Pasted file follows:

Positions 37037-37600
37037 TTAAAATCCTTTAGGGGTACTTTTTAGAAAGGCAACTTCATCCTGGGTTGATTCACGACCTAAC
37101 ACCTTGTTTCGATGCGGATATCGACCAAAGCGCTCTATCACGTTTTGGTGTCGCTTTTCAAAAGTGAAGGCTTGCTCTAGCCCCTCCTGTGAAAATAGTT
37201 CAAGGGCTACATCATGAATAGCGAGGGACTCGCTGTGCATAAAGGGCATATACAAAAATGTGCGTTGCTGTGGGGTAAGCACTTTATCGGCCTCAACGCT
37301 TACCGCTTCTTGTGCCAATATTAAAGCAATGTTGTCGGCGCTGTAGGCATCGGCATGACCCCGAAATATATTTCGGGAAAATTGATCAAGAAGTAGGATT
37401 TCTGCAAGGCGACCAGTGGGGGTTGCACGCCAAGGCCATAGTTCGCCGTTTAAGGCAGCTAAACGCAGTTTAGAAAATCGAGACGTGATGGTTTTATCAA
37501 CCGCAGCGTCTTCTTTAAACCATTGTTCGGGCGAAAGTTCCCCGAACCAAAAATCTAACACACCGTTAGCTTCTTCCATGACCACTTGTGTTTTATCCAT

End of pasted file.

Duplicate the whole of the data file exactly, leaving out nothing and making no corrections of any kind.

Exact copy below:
Positions 37037-37600
37037 TTAAAATCCTTTAGGGGTACTTTTTAGAAAGGCAACTTCATCCTGGGTTGATTCACGACCTAAC
37101 ACCTTGTTTCGATGCGGATATCGACCAAAGCGCTCTATCACGTTTTGGTGTCGCTTTTCAAAAGTGAAGGCTTGCTCTAGCCCCTCCTGTGAAAATAGTT
37201 CAAGGGCTACATCATGAATAGCGAGGGACTCGCTGTGCATAAAGGGCATATACAAAAATGTGCGTTGCTGTGGGGTAAGCACTTTATCGGCCTCAACGCT
37301 TACCGCTTCTTGTGCCAATATTAAAGCAATGTTGTCGGCGCTGTAGGCATCGGCATGACCCCGAAATATATTTCGGGAAAATTGATCAAGAAGTAGGATT
37401 TCTGCAAGGCGACCAGTGGGGGTTGCACGCCAAGGCCATAGTTCGCCGTTTAAGGCAGCTAAACGCAGTTTAGAAAATCGAGACGTGATGGTTTTATCAA
37501 CCGCAGCGTCTTCTTTAAACCATTGTTCGGGCGAAAGTTCCCCGAACCAAAAATCTAACACACCGTTAGCTTCTTCCATGACCACTTGTGTTTTATCCAT